Good question! Let’s answer it.
The measure was introduced by House Speaker Nancy Pelosi as, ostensibly, a goodwill gesture to honor the US Capitol Police — and other law enforcement officers — who responded to the violent riot at the US Capitol on January 6.
(1) Every day, the United States Capitol Police (“Capitol Police”) protects the U.S. Capitol, Members of Congress, congressional staff and institutional staff, journalists, and the visiting public.
(2) On January 6, 2021, a mob of insurrectionists forced its way into the U.S. Capitol building and congressional office buildings and engaged in acts of vandalism, looting, and violently attacked Capitol Police officers.
(3) The sacrifice of heroes including Capitol Police Officers Brian Sicknick and Howard Liebengood, Metropolitan Police Department Officer Jeffrey Smith, and those who sustained injuries, and the courage of Capitol Police Officer Eugene Goodman, exemplify the patriotism and the commitment of Capitol Police officers, and those of other law enforcement agencies, to risk their lives in service of our country.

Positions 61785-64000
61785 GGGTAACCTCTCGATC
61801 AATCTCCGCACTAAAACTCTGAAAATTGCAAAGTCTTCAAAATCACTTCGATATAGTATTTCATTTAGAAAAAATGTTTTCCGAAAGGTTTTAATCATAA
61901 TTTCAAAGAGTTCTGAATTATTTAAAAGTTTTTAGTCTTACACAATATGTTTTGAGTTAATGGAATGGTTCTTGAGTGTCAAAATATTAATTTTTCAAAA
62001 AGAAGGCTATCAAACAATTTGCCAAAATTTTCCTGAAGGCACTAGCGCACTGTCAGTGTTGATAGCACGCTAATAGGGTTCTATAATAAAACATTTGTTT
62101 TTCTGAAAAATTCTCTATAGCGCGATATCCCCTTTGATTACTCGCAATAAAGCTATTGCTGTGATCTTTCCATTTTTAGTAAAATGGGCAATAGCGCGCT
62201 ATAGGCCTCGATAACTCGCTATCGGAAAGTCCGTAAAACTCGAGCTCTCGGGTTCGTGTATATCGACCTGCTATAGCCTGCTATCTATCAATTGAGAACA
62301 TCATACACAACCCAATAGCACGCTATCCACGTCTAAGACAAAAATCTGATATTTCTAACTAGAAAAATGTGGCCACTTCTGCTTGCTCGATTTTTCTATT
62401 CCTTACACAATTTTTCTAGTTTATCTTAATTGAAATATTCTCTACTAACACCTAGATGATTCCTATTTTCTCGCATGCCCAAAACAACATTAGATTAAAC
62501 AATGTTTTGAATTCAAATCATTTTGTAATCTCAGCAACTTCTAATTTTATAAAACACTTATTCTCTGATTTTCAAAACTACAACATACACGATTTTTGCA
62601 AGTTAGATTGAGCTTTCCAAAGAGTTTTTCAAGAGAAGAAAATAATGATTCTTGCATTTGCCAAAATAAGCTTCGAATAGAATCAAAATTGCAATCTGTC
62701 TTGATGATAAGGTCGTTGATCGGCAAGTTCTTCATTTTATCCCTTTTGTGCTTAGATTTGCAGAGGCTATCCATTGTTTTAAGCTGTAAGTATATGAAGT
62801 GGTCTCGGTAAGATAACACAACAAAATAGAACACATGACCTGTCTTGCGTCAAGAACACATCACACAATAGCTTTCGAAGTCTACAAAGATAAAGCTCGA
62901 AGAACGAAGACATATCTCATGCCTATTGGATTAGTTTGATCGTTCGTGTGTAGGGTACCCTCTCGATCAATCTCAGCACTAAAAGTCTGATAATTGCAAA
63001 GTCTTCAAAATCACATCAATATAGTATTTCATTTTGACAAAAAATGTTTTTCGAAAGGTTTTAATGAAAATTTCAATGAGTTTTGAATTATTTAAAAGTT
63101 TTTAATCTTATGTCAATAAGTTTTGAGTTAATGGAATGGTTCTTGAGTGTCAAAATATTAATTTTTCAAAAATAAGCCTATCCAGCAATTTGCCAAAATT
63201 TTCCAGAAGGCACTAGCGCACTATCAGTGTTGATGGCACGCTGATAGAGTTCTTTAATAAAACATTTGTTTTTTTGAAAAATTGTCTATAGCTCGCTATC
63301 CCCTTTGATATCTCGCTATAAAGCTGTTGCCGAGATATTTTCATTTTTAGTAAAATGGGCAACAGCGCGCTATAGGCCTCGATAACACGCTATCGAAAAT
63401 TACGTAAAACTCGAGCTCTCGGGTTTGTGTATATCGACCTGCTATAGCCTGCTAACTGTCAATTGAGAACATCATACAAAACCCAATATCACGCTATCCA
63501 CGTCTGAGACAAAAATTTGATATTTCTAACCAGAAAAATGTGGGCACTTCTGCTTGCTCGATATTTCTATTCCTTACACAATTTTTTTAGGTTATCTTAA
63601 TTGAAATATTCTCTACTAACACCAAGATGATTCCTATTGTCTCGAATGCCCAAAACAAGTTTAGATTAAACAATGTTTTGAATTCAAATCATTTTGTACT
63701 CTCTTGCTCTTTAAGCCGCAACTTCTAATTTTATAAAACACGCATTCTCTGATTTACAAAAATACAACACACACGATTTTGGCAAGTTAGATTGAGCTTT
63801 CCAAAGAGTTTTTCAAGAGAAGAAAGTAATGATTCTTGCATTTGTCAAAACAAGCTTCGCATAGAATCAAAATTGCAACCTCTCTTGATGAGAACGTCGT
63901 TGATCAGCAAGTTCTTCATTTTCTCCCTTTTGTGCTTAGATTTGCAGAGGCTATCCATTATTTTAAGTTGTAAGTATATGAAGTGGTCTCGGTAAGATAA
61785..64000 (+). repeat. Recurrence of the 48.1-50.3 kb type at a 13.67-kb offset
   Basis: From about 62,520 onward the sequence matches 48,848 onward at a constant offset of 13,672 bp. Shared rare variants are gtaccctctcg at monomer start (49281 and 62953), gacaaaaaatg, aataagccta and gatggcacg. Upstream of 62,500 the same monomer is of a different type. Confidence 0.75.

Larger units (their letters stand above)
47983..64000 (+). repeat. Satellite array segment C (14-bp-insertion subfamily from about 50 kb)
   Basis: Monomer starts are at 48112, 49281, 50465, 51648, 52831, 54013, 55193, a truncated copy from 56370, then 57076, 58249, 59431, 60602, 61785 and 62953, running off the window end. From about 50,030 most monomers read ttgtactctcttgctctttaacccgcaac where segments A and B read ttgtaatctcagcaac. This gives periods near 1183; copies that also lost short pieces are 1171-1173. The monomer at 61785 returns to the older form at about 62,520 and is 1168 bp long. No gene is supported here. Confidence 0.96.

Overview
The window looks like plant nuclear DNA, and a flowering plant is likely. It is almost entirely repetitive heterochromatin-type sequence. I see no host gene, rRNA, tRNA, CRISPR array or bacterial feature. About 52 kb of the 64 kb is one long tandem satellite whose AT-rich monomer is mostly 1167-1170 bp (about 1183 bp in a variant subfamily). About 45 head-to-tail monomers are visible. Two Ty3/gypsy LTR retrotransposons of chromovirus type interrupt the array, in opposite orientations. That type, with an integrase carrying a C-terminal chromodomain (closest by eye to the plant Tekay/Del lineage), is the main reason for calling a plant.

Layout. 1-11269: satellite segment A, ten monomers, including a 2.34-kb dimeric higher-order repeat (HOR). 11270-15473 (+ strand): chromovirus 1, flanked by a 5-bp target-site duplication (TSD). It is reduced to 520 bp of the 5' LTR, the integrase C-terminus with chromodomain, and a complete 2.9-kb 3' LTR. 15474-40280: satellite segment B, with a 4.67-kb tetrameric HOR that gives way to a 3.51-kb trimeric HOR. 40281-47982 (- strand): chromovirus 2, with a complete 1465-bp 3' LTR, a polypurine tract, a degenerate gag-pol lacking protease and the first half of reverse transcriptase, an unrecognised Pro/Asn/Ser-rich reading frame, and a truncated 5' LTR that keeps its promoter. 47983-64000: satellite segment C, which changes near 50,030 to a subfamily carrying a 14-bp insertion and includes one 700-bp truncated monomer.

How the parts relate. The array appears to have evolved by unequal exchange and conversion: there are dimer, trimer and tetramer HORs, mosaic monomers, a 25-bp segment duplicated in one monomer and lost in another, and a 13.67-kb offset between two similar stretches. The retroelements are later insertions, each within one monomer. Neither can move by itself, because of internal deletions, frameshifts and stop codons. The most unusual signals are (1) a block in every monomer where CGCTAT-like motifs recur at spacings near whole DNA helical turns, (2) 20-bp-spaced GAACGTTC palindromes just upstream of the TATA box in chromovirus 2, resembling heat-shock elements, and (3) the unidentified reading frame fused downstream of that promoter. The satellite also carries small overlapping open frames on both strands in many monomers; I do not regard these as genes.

(4) Up to seven Americans died following this violent attack, and more than 140 law enforcement officers suffered physical injuries, including 15 officers who were hospitalized.
(5) The desecration of the U.S. Capitol, which is the temple of our American Democracy, and the violence targeting Congress are horrors that will forever stain our Nation’s history.
Now, for those who voted against it — which reads like a “who’s who” of former President Donald Trump’s most ardent defenders and those who, in the months since the riot, have sought to recast it as something other than what it was.
What, specifically, did this group of 21 object to? Well, not all explained their reasoning, but for those who did, several cited the use of the word “insurrection” to describe the events of that day as their issue.
Good times. Gooooood times.
Make no mistake what these 21 Republicans are trying to do: Rewrite the history of January 6 to make Trump — and his incitement of the rioters — look less bad. But here’s the thing: We all saw the images. We know what happened. And we can’t (and shouldn’t) forget.